In a widely expected move, Kawhi Leonard will decline his 2019-20 player option with the Toronto Raptors to become an unrestricted free agent this summer, according to Chris Haynes of Yahoo Sports.
However, Haynes noted that Leonard is “believed to be seriously considering re-signing with the Raptors.”
Leonard would have earned roughly $21.3 million in 2019-20 had he exercised the option. But even if he intends to return to the Raptors, opting out was a no-brainer for the three-time All-Star.
The Raptors can offer him a five-year, $189.7 million max extension, while other teams can’t give him more than a four-year, $140.6 million contract.
Leonard also may prefer to take the LeBron James and Kevin Durant approach, where he signs a short-term deal that would allow him to opt out again in a year or two. Doing so would allow him to ink an even heftier max contract in 2021 or beyond.
One prime option for Kawhi, remember, is signing a two-year, $70 million deal with Toronto — with a player option in Year 2 — that allows him to run it back with the Raptors for one more year and do this all again next summer.
Either way, the 27-year-old had no reason to see out the remainder of his old contract.
Now the question becomes whether he stays in Toronto or bolts after one season north of the border.
Leonard and the Raptors didn’t get off to a great start after they acquired him from the San Antonio Spurs. Last July, Sporting News’ Sean Deveney reported Leonard had “no interest” in playing for his new team.
Over time, the relationship between the two sides grew stronger. In March, TSN’s Josh Lewenberg reported Toronto was “increasingly confident” about its chances to retain Leonard this summer:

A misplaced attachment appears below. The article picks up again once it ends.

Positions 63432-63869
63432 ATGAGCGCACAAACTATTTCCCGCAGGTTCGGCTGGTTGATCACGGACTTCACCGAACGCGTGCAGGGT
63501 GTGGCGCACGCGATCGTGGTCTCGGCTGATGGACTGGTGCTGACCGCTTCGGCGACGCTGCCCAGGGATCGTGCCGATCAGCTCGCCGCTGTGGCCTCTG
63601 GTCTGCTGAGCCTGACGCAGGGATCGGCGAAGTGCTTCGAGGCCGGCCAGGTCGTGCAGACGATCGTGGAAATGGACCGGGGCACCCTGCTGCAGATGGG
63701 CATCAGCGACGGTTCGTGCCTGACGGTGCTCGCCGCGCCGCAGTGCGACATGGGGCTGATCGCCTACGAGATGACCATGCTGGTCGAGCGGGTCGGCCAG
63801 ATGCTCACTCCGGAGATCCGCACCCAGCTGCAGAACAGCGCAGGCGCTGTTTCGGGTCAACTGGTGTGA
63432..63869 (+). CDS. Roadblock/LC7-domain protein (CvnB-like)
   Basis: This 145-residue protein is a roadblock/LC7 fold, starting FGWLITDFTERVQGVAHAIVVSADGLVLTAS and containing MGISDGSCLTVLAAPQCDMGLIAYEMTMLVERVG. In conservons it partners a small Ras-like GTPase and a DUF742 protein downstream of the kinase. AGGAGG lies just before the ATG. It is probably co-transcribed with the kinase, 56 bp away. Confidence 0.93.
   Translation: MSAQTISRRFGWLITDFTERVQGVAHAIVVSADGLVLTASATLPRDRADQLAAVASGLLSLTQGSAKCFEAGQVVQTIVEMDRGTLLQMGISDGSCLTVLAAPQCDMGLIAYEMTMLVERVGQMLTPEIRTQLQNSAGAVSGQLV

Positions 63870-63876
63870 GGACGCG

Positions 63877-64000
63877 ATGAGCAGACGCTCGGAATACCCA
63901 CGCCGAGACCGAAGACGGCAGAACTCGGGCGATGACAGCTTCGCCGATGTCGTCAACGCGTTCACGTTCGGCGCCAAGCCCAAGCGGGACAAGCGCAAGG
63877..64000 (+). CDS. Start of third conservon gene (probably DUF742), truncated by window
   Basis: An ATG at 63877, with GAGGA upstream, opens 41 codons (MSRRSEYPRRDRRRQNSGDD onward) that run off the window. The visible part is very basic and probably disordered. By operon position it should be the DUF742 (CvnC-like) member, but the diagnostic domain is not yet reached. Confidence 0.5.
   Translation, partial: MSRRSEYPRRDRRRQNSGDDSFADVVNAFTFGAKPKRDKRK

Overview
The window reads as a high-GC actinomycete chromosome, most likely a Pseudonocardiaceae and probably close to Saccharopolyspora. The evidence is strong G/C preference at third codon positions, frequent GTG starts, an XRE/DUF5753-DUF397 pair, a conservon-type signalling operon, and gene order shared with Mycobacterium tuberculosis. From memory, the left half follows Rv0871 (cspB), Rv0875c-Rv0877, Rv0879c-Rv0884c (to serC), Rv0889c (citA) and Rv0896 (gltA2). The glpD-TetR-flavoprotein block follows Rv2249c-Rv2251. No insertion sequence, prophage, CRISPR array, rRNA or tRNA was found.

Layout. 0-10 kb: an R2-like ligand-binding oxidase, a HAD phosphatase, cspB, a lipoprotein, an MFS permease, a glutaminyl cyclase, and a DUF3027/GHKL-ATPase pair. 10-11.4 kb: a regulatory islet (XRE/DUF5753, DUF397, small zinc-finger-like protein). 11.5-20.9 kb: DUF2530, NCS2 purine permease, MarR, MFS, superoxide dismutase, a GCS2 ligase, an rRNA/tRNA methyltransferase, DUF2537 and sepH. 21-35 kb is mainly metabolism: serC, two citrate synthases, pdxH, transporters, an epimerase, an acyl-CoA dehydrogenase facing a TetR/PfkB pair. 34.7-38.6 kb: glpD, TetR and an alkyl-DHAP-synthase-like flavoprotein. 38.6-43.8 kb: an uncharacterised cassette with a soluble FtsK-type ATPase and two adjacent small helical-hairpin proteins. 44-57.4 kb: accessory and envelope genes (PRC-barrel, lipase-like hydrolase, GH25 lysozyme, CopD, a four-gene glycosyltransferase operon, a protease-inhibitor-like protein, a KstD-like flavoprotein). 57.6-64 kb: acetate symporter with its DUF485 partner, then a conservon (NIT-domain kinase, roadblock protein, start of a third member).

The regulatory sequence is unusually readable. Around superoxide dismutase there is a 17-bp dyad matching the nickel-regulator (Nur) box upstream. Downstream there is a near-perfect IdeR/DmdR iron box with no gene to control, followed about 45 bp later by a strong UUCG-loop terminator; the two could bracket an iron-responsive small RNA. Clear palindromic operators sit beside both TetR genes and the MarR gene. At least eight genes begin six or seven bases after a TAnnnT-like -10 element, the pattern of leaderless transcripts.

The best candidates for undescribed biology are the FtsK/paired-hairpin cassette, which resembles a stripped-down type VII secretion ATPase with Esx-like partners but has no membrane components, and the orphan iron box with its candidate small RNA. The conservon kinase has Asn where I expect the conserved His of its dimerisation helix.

“However, as they’ve gotten to know Leonard better, they have come to understand the other priorities that drive him on daily basis. That’s what their pitch will centre on: trust, familiarity, a commitment to maintaining his health and the shared goal of chasing a championship, as well as the extra year and contract worth nearly $50 million more than anyone else can offer.”
Then came the first NBA championship in Raptors history, an achievement that wouldn’t have been possible without Leonard. He averaged 30.5 points, 9.1 rebounds and 3.9 assists throughout the playoffs, building a case for himself as the NBA’s best player.
On the court, the Raptors built their offense around Leonard. According to Basketball Reference, his 30.3 percent usage rate was the highest on the team, and he attempted the most shots (1,129) of any Raptor despite missing 22 regular-season games.
Leonard sat out so frequently because Toronto wanted to proactively manage his workload following an injury-plagued 2017-18 season. With an eye toward winning his trust and preserving him for the playoffs, the coaching staff was careful not to push him too hard during the regular season.
General manager Masai Ujiri took a big risk sending a fan favorite in DeMar DeRozan to San Antonio for a player who might only be a one-year rental. Because of that, the Raptors had to go above and beyond to make Leonard feel comfortable.
Leonard acknowledged the plan ultimately ensured he continued to be effective into the postseason.
When the Oklahoma City Thunder traded for Paul George in July 2017, almost everybody expected him to sign with the Los Angeles Lakers the following summer.
George later admitted he had envisioned going to Los Angeles until he played in Oklahoma City and realized he wanted to stay with the Thunder, signing a four-year, $136.9 million extension.
The Raptors can offer Leonard more money than any other team and can provide him with the opportunity to once again contend for a title. The road back to the Finals might even be more open depending on how free agency shakes out for the Philadelphia 76ers, Boston Celtics and Milwaukee Bucks.
The opportunity to go to a bigger market such as Los Angeles is “enticing” to Leonard, according to Haynes. However, Toronto has plenty working in its favor as it looks to sell him on the direction of the franchise moving forward.
Courtesy: Bleacher Report